Russian Art Experts Maria Zavialova and Alla Rosenfeld Offer Gallery Talk and Lecture in Memory of Russian Artist Oleg Vassiliev




March 26, 2013
Rachel Rogol, 413-542-2295
Hi-res images available upon request 


Amherst, MA -- On Saturday, April 6, at 1:30 p.m., the Mead will host a gallery talk and slide lecture in conjunction with the exhibition Art for All: Additions to the Collection from Antiquity to Today, which features the print series The House with the Mezzanine by Russian émigré artist Oleg Vassiliev (1931-2013). The event has been made possible with generous support from The Center for Russian Culture at Amherst College, the Georges Lurcy Lecture Series Fund, and the Julia Whitney Russian Art Fund.


Dr. Maria Zavialova, a curator at The Museum of Russian Art in Minneapolis, will give a gallery talk about Vassiliev's print series, the first half of which is currently on view in the Art for All exhibition. Attendees of the talk will have the chance to see the complete series of 30 prints. Based on her long and close friendship with the late artist, Zavialova will offer an in-depth interpretation of the work and a glimpse into the artist's creative world. The talk will be followed by a short tea break. 


Dr. Alla Rosenfeld, an internationally renowned scholar in the field of Russian art, will deliver a slide lecture elaborating on the complex relationship between Vassiliev's oeuvre and his artistic and sociopolitical environment in the Soviet Union. Rosenfeld will offer her views of the big picture of Soviet culture as well as insights into the micro-world of its artistic production. Attendees will be given opportunities to ask questions following each presentation. 


The event will conclude with remarks from Joan Afferica, the L. Clark Seelye Professor Emerita of History at Smith College. Afferica, an acquaintance of Vassiliev, generously donated The House with the Mezzanine print series to the Mead in 2010. 


"We are delighted to welcome Masha Zavialova and Alla Rosenfeld to Amherst. These two distinguished experts in Russian culture and art will introduce us to Oleg Vassiliev's creative process and the conditions of his work in the Soviet Union and in emigration," noted Bettina Jungen, the Thomas P. Whitney '37 Curator of Russian Art at the Mead. "Since the event will take place in memory of Vassiliev, it will be an occasion to pay our respects to this great artist and to enhance our appreciation of his work."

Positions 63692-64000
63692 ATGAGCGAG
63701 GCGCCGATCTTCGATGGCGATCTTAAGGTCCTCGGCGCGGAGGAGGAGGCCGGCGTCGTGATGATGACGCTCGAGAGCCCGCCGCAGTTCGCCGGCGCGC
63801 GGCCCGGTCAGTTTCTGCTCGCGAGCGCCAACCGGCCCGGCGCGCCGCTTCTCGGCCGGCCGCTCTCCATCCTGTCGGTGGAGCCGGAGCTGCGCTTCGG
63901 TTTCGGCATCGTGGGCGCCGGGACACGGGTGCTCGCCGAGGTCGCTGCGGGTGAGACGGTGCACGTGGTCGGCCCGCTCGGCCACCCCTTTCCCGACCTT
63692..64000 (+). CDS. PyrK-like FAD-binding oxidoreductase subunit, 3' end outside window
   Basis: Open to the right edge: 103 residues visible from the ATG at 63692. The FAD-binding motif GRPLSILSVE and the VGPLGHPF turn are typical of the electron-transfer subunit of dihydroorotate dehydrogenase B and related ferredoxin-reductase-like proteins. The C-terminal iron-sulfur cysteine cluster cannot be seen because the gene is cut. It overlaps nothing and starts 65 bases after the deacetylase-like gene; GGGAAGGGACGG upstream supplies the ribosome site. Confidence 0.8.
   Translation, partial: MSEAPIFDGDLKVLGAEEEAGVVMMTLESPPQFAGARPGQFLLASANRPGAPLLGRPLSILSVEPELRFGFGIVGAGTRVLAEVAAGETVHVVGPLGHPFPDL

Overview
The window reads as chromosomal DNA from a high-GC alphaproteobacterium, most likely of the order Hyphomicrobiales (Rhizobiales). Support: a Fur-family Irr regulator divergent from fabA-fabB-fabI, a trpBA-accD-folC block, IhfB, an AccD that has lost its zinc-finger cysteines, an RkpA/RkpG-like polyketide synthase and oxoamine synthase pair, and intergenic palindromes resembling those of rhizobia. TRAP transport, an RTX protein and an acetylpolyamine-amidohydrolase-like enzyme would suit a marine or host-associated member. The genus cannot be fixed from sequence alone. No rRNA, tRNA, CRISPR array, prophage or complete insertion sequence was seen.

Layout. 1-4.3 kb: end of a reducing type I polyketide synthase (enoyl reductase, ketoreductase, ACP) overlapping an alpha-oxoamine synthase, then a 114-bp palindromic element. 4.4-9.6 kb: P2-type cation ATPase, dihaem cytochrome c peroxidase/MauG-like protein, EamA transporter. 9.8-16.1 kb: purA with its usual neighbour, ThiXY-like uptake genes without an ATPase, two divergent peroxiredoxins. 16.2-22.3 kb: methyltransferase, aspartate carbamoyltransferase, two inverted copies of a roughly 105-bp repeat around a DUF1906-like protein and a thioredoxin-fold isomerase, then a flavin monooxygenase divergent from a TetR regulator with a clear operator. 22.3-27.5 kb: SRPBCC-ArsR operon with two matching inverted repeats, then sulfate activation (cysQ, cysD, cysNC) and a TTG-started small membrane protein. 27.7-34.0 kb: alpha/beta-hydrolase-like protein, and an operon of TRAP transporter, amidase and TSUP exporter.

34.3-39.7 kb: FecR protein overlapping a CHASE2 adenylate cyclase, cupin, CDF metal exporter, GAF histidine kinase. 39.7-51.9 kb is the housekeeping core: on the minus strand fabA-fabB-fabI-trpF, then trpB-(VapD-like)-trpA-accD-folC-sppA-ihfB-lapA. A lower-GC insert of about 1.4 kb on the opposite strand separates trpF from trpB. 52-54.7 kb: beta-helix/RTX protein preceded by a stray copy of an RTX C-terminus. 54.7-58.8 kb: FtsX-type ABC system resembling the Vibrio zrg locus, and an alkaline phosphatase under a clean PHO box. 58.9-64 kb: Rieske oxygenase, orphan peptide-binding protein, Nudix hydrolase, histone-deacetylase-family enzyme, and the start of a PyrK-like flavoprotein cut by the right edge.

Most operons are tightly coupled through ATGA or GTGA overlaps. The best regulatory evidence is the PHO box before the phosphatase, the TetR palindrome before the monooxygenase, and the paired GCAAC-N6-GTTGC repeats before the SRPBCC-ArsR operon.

Vassiliev was a major figure in the nonconformist art movement of the 1960s and 1970s. Born in Moscow, he graduated from The Surikov Art Institute in 1958. While he earned his living in Moscow as a book illustrator, he experimented with color, space and time in his independent, and officially unappreciated, art. His longtime theme was the discourse between different mental and temporal spaces. In his print series The House with the Mezzanine, from 1991, he engages in a dialogue with Russian writer Anton Chekhov and Chekhov's story with the same title. Vassiliev was highly critical of the political, social and cultural situation in his native country, an attitude that he expressed in his art. In 1990, he immigrated to the United States, where he lived in Minnesota until his death on Jan. 25, 2013.


Born in Saint Petersburg, Russia, Zavialova received her Ph.D. from the University of Minnesota, where her interdisciplinary research focused on issues of translation and translatability across cultures. At The Museum of Russian Art, she has curated some 20 exhibitions, including Russian folk art, Soviet paintings and Soviet photography.


Rosenfeld received her M.A. from the Academy of Fine Arts in Saint Petersburg and her Ph.D. in modern and contemporary art from The City University of New York. She served as curator and director of the Russian Art Department at the Jane Voorhees Zimmerli Art Museum and as vice president and senior specialist for Russian paintings at Sotheby's, New York. She has curated numerous exhibitions, given lectures and published widely on Russian art.

The Mead Art Museum houses the art collection of Amherst College, spanning 5,000 years and encompassing the creative achievements of many world cultures. An accredited member of the American Association of Museums, the Mead participates in Museums10, a regional cultural collaboration. The museum and its gift shop-café are open Tuesday through Sunday from 9 a.m. to 5 p.m. year-round, and until midnight on Tuesday, Wednesday, Thursday and Sunday during the academic term.


For more information, including a complete schedule of all museum events, please visit or call 413/542-2335.